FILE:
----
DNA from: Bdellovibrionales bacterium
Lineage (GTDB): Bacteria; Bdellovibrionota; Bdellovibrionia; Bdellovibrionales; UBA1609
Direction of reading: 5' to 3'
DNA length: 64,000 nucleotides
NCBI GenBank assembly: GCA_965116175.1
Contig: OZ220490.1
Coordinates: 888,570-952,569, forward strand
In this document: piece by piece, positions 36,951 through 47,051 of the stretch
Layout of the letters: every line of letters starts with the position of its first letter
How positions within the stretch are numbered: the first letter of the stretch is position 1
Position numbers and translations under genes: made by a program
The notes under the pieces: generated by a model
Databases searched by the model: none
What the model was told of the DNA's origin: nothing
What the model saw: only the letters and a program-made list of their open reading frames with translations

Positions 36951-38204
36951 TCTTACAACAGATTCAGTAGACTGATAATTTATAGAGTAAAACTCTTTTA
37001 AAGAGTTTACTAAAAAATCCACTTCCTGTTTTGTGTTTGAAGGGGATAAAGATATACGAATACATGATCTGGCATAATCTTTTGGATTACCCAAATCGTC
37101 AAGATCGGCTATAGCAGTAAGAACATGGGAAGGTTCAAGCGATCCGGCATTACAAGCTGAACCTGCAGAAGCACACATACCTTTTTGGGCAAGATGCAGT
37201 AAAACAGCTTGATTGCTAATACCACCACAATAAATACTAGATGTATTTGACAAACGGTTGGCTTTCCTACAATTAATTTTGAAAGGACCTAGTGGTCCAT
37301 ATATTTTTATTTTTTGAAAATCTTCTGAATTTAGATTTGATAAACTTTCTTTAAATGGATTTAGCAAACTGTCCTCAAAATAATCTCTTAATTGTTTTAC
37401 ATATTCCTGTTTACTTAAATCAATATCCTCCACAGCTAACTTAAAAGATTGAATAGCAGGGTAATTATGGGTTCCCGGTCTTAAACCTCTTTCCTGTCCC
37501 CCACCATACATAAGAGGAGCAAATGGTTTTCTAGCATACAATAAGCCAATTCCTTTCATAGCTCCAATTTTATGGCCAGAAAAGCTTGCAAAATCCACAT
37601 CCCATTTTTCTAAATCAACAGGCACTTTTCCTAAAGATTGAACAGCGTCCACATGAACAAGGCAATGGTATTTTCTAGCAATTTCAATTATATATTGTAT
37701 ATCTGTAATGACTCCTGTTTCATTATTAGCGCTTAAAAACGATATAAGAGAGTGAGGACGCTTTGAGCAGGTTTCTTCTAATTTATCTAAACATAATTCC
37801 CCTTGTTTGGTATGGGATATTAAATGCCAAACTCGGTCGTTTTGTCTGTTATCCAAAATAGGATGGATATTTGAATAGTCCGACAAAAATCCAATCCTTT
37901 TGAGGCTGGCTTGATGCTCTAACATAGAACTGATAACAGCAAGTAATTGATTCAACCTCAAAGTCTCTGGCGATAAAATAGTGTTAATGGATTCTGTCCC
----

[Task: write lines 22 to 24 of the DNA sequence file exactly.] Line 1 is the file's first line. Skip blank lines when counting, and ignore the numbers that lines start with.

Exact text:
37401 ATATTCCTGTTTACTTAAATCAATATCCTCCACAGCTAACTTAAAAGATTGAATAGCAGGGTAATTATGGGTTCCCGGTCTTAAACCTCTTTCCTGTCCC
37501 CCACCATACATAAGAGGAGCAAATGGTTTTCTAGCATACAATAAGCCAATTCCTTTCATAGCTCCAATTTTATGGCCAGAAAAGCTTGCAAAATCCACAT
37601 CCCATTTTTCTAAATCAACAGGCACTTTTCCTAAAGATTGAACAGCGTCCACATGAACAAGGCAATGGTATTTTCTAGCAATTTCAATTATATATTGTAT